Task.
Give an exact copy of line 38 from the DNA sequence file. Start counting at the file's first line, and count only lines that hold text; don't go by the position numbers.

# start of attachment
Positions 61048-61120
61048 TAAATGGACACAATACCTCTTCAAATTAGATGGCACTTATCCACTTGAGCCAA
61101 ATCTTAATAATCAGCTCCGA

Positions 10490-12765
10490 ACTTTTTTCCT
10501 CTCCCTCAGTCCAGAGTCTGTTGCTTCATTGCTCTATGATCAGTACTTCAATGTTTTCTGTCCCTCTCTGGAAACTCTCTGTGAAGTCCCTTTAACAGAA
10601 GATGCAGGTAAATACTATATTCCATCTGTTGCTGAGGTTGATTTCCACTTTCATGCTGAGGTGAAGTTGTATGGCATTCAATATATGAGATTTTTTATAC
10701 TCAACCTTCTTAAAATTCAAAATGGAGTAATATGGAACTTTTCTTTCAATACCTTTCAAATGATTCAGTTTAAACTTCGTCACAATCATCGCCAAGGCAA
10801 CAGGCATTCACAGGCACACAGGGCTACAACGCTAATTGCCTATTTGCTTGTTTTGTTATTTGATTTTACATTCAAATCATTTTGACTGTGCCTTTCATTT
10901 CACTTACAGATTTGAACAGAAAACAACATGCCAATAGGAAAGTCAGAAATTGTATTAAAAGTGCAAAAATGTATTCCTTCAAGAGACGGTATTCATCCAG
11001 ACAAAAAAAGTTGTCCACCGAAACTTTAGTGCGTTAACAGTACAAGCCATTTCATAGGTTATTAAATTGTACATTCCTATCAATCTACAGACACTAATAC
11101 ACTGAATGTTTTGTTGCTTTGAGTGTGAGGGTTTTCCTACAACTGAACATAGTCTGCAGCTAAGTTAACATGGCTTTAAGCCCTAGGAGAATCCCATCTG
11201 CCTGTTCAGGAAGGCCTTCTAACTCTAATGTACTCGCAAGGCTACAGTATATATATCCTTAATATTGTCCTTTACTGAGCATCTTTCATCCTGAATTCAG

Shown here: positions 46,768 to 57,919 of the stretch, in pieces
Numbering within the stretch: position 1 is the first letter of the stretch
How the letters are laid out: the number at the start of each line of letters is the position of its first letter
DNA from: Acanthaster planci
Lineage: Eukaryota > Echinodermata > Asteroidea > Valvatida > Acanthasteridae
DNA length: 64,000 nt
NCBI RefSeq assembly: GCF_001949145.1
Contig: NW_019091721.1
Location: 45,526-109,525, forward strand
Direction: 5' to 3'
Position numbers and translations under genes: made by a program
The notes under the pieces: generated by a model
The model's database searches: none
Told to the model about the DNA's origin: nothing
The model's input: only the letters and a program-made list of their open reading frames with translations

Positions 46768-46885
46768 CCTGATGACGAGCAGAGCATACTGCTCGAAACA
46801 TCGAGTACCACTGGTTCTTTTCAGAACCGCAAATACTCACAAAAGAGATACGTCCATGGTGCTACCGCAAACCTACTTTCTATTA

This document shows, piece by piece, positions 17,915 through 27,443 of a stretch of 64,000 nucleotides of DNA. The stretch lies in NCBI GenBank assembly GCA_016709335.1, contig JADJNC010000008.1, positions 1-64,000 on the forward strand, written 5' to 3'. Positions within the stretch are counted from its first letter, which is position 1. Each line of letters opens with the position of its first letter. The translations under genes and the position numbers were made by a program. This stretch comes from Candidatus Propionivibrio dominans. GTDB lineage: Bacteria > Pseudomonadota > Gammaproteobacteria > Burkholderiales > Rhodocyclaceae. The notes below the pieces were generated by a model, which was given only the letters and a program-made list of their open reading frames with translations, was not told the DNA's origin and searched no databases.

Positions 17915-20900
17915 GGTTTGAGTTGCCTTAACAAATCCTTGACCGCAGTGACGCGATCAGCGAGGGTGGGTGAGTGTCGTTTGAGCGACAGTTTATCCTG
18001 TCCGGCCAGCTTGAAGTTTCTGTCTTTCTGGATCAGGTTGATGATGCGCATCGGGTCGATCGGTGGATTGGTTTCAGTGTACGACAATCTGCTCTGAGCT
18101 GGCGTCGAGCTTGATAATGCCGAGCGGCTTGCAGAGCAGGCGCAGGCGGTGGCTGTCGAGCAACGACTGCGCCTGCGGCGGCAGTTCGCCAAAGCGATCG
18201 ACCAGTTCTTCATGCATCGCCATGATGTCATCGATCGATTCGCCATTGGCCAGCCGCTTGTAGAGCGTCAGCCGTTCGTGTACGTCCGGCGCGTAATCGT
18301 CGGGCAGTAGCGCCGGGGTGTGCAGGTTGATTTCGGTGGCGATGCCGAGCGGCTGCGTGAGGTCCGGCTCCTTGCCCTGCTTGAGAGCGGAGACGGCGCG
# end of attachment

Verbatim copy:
18301 CGGGCAGTAGCGCCGGGGTGTGCAGGTTGATTTCGGTGGCGATGCCGAGCGGCTGCGTGAGGTCCGGCTCCTTGCCCTGCTTGAGAGCGGAGACGGCGCG